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What has climate change done to Maryland? Here's what one group studying tidal flooding found

What has climate change done to Maryland? Here's what one group studying tidal flooding found

Peak yearly flooding on Saint Louis Avenue in Ocean City today and 15 years from now, as measured and projected by the First Street Foundation.

(Handout)

Marylanders might have already lost out on $555 million in property value appreciation because of increased tidal flooding caused by rising sea levels, according a new report.

The report details the findings of a peer-reviewed study, compiled by data scientists from Columbia University and the nonprofit First Street Foundations, that examined about 3.7 million coastal properties in Maryland, Delaware and Pennsylvania. The tri-state region lost out on $862.1 million in relative property values from 2005 to 2017, according to the findings.

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Of the three states analyzed, researchers found Maryland’s coastal properties were hit the hardest — having lost $555.7 million in relative property value appreciation. By comparison, Delaware lost out on an estimated $299.5 million and Pennsylvania lost about $10.1 million in unrealized value, according to the study.

(Below is a heat map based on the one in the report, showing amount of property value loss by ZIP code.)

The report comes from First Street Foundation, a nonprofit that seeks to evaluate financial losses stemming from climate change in real time, as opposed to estimating future losses. The findings released Wednesday expand on previous evaluations of other states on the East Coast.

Florida, New Jersey and New York have all fared worse than Maryland, each counting their property value losses in billions of dollars.

Peak yearly flooding on 11th Street in Ocean City today and 15 years from now, as measured and projected by the First Street Foundation.
Peak yearly flooding on 11th Street in Ocean City today and 15 years from now, as measured and projected by the First Street Foundation. (Handout)

The most recent report includes a list of 20 cities in Maryland, Delaware and Pennsylvania that were hit the hardest, with 13 Maryland cities making the list. Crisfield ranks No. 1 with an estimated $38 million in property value losses. Baltimore was listed as No. 15 with $8.8 million lost.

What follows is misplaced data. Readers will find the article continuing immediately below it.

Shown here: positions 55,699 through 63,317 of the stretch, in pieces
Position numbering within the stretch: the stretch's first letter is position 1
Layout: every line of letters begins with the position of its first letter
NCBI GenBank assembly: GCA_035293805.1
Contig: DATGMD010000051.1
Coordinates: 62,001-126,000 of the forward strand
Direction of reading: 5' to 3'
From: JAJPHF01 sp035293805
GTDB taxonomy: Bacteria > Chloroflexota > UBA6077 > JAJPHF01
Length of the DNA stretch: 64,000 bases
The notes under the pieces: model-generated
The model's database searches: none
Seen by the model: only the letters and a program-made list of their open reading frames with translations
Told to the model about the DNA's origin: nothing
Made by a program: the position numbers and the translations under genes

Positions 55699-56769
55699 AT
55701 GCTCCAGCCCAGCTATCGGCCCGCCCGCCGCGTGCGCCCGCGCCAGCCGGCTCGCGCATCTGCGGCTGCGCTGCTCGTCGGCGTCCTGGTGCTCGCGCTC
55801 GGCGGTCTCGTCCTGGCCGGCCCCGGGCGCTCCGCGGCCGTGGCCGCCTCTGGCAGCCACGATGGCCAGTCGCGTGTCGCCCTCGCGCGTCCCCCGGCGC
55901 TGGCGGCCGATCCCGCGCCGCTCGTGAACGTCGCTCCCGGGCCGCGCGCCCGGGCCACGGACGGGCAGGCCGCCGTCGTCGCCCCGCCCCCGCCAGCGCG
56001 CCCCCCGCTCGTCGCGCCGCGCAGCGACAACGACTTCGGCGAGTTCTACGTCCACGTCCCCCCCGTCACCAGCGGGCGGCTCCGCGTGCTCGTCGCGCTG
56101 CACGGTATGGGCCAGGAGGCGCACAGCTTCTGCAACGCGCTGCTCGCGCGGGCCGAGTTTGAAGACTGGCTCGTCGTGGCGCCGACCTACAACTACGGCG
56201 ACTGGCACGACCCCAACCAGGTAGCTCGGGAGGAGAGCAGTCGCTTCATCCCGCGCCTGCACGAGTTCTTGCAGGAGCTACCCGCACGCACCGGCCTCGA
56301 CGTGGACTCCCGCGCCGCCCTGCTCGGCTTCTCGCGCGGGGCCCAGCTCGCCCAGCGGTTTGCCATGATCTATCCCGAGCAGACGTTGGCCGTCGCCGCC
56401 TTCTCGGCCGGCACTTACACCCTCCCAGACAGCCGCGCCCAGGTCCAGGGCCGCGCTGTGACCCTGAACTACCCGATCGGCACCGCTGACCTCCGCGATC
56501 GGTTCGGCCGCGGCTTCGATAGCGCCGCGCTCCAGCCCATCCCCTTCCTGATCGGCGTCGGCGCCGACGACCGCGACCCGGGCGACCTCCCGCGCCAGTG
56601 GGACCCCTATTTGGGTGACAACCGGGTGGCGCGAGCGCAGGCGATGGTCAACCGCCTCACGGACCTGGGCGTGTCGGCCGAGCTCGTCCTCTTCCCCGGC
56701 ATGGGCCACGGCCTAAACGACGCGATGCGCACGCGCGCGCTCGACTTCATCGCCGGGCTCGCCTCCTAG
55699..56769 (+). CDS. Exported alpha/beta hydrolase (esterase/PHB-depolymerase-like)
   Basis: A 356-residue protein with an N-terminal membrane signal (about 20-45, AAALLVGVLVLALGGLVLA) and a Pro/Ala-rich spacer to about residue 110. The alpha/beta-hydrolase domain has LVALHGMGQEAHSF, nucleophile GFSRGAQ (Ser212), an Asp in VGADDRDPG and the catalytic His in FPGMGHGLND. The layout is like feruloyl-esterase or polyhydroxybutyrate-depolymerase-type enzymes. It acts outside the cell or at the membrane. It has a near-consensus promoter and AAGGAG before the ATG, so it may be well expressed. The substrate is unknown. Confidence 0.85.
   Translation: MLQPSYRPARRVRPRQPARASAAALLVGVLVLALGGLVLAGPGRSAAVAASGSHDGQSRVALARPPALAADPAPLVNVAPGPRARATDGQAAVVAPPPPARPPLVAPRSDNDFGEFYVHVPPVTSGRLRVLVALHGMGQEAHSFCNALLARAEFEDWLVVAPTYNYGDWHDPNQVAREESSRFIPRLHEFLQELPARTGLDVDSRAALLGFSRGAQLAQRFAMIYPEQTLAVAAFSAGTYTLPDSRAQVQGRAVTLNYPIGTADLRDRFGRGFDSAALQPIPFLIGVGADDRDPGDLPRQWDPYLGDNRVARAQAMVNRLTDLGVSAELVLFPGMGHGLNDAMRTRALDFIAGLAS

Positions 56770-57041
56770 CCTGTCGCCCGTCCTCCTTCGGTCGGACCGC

Property value lost to sea level rise 2005-17
Crisfield(Somerset)$38M
Ocean City(Worcester)28.9M
West Ocean City(Worcester)20.4M
Edgemere(Balto. Co.)18.9M
Smith Island(Somerset)16.9M
Oxford(Talbot)13.4M
Fairmount(Somerset)12.9M
Shady Side(Anne Arundel)10.9M
Deal Island(Somerset)9.4M
Annapolis Neck(Anne Arundel)9.2M
Baltimore(Balto. City)8.8M
Mayo(Anne Arundel)7.9M
Madison(Dorchester)6.8M
North Beach(Calvert)6M
Source: First Street Foundation

For methodology, researchers took into account characteristics associated with home value, such as square footage and proximity to amenities, according to a First Street Foundation news release.

The scientists accounted for economic trends such as the 2008 housing recession and were able to isolate the impact that increased frequent tidal flooding caused by rising sea levels has had on home value, the release states.

“While most of the affected homes appreciated in value over the studied period, they did so at a significantly lower rate than comparable homes unaffected by tidal flooding,” the release states. “The research is also the first to find that in addition to direct property-lot flooding, nearby road flooding also has a major impact on home value.”

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